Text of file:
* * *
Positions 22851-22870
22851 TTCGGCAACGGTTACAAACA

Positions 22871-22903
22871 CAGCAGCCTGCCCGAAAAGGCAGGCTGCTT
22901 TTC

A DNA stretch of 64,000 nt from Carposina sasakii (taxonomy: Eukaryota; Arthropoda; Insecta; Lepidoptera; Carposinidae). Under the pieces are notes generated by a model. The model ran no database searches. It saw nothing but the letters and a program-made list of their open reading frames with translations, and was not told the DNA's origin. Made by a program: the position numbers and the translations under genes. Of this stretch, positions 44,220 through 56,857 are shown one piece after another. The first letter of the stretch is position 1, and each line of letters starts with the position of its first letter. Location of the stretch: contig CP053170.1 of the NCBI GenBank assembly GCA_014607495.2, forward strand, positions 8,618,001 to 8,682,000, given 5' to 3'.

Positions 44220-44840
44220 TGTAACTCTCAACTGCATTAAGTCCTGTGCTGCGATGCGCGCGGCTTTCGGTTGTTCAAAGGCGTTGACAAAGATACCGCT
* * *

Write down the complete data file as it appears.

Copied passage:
Positions 22851-22870
22851 TTCGGCAACGGTTACAAACA

Positions 22871-22903
22871 CAGCAGCCTGCCCGAAAAGGCAGGCTGCTT
22901 TTC

A DNA stretch of 64,000 nt from Carposina sasakii (taxonomy: Eukaryota; Arthropoda; Insecta; Lepidoptera; Carposinidae). Under the pieces are notes generated by a model. The model ran no database searches. It saw nothing but the letters and a program-made list of their open reading frames with translations, and was not told the DNA's origin. Made by a program: the position numbers and the translations under genes. Of this stretch, positions 44,220 through 56,857 are shown one piece after another. The first letter of the stretch is position 1, and each line of letters starts with the position of its first letter. Location of the stretch: contig CP053170.1 of the NCBI GenBank assembly GCA_014607495.2, forward strand, positions 8,618,001 to 8,682,000, given 5' to 3'.

Positions 44220-44840
44220 TGTAACTCTCAACTGCATTAAGTCCTGTGCTGCGATGCGCGCGGCTTTCGGTTGTTCAAAGGCGTTGACAAAGATACCGCT